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7:00am Saturday 17th August 2013 in Lifestyle
Fancy a drink? Our drinks columnist Sam Wylie-Harris finds some rich reds to match with game birds.
Deeply rooted in tradition, The Glorious Twelfth (August 12) marks the start of the grouse season, when shooting parties aim their best shot across our heathered moorlands.
Dating back to the 1800s, it was originally only the pursuit of the leisure classes, but now red grouse is a highly prized delicacy that attracts skilled sportsmen from all over the world. Because the fast, wild birds are only found in the British Isles, the sport is a great boost for the countryside and the local economy.
Earthy in flavour - as well as high in protein and low in fat - grouse, partridge and pheasant gravitate towards broad-shouldered reds with a good backbone of tannins that can stand up to the strength of the meat.
Fresh game birds are much lighter in flavour than those which have been hung for weeks (the shooting season runs to the end of November), and a luscious pinot noir such as Sherwood Stratum Waipara Pinot Noir 2011, New Zealand (£12.99, www.virginwines.co.uk) will complement the tender young flesh with its light, plummy, black forest fruits which pack a punch at 13.5%, but still manage to slide down like a dream.
Red wine lovers who like to wax lyrical on the joys of a good claret to complement the delicate gamey tang of young grouse will be well rewarded with Dourthe Diane de Belgrave 2009, France (£15, Oddbins) from the Haut-Medoc region in Bordeaux.
Named after the Goddess of Hunting, Diane is dressed with a ferret and crown on the label which harks back to the day when the chateau was a royal hunting lodge. A blend of 55% cabernet sauvignon, 40% merlot and 5% petit verdot, it drinks beautifully with elegance and softness, a good core of red fruits and round yet structured tannins.
A similar blend from the other side of the globe, Wirra Wirra Church Block Cabernet Sauvignon-Shiraz-Merlot 2011, Australia (£12.99, The Co-Operative) has been given a generous splash of shiraz to lend some spice to this velvety smooth red. This famous McLaren Vale winery certainly knows how to produce a rich, juicy red that's powerful but blessed with fine, grainy tannins to match the best game dishes like partridge and pheasant when they come into season, along with well-hung grouse.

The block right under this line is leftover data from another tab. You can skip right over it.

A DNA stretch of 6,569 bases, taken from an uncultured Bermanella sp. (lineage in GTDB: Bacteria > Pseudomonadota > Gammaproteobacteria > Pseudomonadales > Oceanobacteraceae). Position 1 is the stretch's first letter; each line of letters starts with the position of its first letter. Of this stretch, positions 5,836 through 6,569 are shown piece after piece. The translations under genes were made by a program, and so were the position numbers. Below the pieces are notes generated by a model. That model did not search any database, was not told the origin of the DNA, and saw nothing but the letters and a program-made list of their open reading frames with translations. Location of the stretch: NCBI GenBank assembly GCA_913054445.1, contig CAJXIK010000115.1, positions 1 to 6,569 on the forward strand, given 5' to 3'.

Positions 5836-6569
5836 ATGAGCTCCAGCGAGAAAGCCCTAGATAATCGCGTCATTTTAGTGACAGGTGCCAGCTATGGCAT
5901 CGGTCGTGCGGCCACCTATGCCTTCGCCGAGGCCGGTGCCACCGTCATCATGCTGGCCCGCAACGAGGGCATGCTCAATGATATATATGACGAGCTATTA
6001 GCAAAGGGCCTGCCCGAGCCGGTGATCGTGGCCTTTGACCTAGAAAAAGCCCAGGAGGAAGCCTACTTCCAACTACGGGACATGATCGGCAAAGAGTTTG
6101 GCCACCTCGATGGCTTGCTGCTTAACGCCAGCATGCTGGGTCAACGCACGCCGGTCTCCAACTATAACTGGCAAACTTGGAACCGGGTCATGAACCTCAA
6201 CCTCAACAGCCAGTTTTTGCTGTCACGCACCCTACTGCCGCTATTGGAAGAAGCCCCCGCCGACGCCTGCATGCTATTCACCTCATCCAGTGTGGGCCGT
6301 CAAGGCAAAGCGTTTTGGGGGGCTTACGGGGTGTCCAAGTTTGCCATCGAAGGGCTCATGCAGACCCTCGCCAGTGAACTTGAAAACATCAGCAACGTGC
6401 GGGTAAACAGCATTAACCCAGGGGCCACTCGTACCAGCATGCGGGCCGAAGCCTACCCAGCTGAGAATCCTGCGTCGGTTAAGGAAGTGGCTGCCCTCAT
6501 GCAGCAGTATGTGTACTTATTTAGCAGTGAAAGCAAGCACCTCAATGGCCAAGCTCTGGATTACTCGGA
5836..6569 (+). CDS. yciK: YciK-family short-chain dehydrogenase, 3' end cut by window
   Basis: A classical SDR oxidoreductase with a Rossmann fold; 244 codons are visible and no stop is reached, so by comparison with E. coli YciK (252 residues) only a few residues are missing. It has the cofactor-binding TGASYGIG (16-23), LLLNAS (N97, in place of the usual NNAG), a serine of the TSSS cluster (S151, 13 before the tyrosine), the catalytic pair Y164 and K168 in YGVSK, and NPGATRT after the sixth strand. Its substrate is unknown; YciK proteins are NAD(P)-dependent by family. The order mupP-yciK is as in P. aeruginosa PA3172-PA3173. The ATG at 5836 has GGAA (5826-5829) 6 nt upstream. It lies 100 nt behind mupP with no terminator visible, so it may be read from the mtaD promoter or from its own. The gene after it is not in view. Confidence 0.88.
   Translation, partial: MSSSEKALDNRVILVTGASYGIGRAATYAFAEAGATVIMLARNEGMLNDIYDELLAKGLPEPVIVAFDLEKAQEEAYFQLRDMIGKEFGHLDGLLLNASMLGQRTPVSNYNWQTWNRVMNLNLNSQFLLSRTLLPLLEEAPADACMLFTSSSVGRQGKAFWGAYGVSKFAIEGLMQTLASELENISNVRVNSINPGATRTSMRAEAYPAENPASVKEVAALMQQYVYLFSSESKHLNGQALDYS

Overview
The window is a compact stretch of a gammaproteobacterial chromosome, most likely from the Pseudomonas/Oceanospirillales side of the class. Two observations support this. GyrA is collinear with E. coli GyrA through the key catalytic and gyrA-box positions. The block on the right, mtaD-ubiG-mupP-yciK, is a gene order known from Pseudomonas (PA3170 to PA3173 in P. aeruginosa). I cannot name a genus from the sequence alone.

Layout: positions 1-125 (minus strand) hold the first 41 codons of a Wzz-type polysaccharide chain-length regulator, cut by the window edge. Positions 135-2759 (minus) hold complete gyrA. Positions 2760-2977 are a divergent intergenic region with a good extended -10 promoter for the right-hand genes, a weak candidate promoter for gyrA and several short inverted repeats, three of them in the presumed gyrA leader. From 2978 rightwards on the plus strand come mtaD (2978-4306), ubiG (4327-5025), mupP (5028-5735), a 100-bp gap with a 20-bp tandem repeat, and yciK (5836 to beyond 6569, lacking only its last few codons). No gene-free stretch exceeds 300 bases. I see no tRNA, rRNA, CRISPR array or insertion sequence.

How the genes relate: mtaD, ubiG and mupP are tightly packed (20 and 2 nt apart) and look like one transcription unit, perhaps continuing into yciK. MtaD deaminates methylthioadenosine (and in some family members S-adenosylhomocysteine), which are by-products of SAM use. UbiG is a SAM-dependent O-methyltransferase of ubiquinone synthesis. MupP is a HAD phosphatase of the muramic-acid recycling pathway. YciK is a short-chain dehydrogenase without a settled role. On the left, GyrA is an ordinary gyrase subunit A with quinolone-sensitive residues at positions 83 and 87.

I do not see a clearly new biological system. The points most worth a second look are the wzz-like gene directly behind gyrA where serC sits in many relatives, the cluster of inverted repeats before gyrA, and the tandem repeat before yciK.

Argentina's full-bodied reds also have the intensity and firmness to cut through the gamey flavours, spiced bread sauce and big plates with all the trimmings - which may come as a nice surprise for malbec fans who can't bear to tear themselves away from the country's flagship grape.
Not as muscular and concentrated as some, but displaying classic black fruit flavours with a savoury, liquorice note and a hint of cigar box, try Callia Bella Malbec 2012, Argentina (£8.99, or £5.99 each when you buy two, Majestic) which is keenly priced and dangerously easy to drink.
Deep, rich, Portuguese reds such as Marques de Borba Red 2011, Portugal (£9.70, www.tanners-wines.co.uk) are a good match with older birds as the grouse season rolls on and casseroles start to grace the table. A blend of indigenous and international grapes from the Alentejo region in the south, it's dark and dense with ample cherry and cassis balanced by good acidity and just the right amount of tannin on the lingering finish.
Expressive, juicy and fresh, the right Italian can be paired with most game birds, especially when the silky texture carries the ripest, red berry fruits laced with violet and plums. A top-notch Barolo at the special price, try Extra Special Barolo 2009, Italy (£10 from £15, from now until August 26, Asda).
Alternatively, a Super Tuscan such as Piccini Sasso al Poggio IGT Toscana 2008, Italy (£12.99, Morrisons) will remind wine lovers how these rich, modern reds can show so much depth and character when cabernet sauvignon and merlot are added to the dominant grape, sangiovese. Textured and powerful with a violet bouquet, prominent black cherry fruit, and a lick of liquorice and leather on the long, firm finish, this wine will continue to intrigue and impress long after the big guns, beaters and gamekeepers have left the moors.
:: Best buy
Where there's smoke... The Famous Grouse have launched a new expression for whisky noses. The Black Grouse Alpha Edition (£36.49, 70cl, Waitrose) builds on the soft, peaty notes of The Black Grouse, with a greater concentration of aged, peaty malt to complement the fruity richness and sweet, spicy smoothness.
:: Liquid news
Black Magic... Riedel have pulled out all the stops to celebrate their 40th Anniversary and created a collector's edition of six mouth blown lead crystal glasses.
We all love to drink with our eyes and 'spectacular' is the first word that comes to mind when handed a piano black lead crystal flute from their Riedel Sommeliers "BRB" Black Series Collector's Edition (£110 to £150 per glass, www.riedel.co.uk). With a design to suit every style of grape, these fragile beauties are held by a skinny red stem.
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